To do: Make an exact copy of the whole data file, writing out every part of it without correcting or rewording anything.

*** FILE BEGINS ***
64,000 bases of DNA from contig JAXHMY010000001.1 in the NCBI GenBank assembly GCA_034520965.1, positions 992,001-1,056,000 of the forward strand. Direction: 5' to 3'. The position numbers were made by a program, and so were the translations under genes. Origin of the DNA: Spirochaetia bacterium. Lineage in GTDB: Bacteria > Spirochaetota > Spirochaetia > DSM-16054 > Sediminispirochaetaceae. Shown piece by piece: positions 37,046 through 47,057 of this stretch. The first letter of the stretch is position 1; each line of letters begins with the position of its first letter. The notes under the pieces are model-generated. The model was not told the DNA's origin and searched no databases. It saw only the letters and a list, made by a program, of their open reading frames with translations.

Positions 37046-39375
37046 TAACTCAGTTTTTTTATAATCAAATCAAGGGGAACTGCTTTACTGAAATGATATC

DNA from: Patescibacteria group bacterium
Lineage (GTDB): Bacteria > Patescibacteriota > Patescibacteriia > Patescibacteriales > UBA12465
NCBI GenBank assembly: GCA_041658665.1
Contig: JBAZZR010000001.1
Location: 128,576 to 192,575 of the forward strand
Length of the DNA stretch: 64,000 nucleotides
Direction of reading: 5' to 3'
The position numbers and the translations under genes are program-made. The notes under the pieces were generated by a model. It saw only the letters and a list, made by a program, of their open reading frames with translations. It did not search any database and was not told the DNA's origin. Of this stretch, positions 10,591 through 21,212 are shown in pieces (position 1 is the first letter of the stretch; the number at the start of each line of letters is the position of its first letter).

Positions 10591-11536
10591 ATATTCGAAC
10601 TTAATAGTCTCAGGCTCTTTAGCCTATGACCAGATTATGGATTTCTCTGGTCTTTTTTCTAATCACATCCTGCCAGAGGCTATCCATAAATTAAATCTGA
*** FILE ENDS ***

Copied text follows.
64,000 bases of DNA from contig JAXHMY010000001.1 in the NCBI GenBank assembly GCA_034520965.1, positions 992,001-1,056,000 of the forward strand. Direction: 5' to 3'. The position numbers were made by a program, and so were the translations under genes. Origin of the DNA: Spirochaetia bacterium. Lineage in GTDB: Bacteria > Spirochaetota > Spirochaetia > DSM-16054 > Sediminispirochaetaceae. Shown piece by piece: positions 37,046 through 47,057 of this stretch. The first letter of the stretch is position 1; each line of letters begins with the position of its first letter. The notes under the pieces are model-generated. The model was not told the DNA's origin and searched no databases. It saw only the letters and a list, made by a program, of their open reading frames with translations.

Positions 37046-39375
37046 TAACTCAGTTTTTTTATAATCAAATCAAGGGGAACTGCTTTACTGAAATGATATC

DNA from: Patescibacteria group bacterium
Lineage (GTDB): Bacteria > Patescibacteriota > Patescibacteriia > Patescibacteriales > UBA12465
NCBI GenBank assembly: GCA_041658665.1
Contig: JBAZZR010000001.1
Location: 128,576 to 192,575 of the forward strand
Length of the DNA stretch: 64,000 nucleotides
Direction of reading: 5' to 3'
The position numbers and the translations under genes are program-made. The notes under the pieces were generated by a model. It saw only the letters and a list, made by a program, of their open reading frames with translations. It did not search any database and was not told the DNA's origin. Of this stretch, positions 10,591 through 21,212 are shown in pieces (position 1 is the first letter of the stretch; the number at the start of each line of letters is the position of its first letter).

Positions 10591-11536
10591 ATATTCGAAC
10601 TTAATAGTCTCAGGCTCTTTAGCCTATGACCAGATTATGGATTTCTCTGGTCTTTTTTCTAATCACATCCTGCCAGAGGCTATCCATAAATTAAATCTGA